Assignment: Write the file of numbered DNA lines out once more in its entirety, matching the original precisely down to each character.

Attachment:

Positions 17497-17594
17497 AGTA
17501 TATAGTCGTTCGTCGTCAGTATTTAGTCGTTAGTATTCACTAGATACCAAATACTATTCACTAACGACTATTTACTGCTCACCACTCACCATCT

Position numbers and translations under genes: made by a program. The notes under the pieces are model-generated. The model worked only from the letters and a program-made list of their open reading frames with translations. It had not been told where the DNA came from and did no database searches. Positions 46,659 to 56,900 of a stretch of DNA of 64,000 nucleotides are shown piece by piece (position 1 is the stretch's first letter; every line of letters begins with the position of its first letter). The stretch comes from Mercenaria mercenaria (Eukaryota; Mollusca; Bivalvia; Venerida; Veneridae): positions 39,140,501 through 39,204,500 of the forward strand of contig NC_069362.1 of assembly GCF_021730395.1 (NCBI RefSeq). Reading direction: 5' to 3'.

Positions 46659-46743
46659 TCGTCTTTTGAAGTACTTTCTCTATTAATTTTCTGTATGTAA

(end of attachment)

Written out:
Positions 17497-17594
17497 AGTA
17501 TATAGTCGTTCGTCGTCAGTATTTAGTCGTTAGTATTCACTAGATACCAAATACTATTCACTAACGACTATTTACTGCTCACCACTCACCATCT

Position numbers and translations under genes: made by a program. The notes under the pieces are model-generated. The model worked only from the letters and a program-made list of their open reading frames with translations. It had not been told where the DNA came from and did no database searches. Positions 46,659 to 56,900 of a stretch of DNA of 64,000 nucleotides are shown piece by piece (position 1 is the stretch's first letter; every line of letters begins with the position of its first letter). The stretch comes from Mercenaria mercenaria (Eukaryota; Mollusca; Bivalvia; Venerida; Veneridae): positions 39,140,501 through 39,204,500 of the forward strand of contig NC_069362.1 of assembly GCF_021730395.1 (NCBI RefSeq). Reading direction: 5' to 3'.

Positions 46659-46743
46659 TCGTCTTTTGAAGTACTTTCTCTATTAATTTTCTGTATGTAA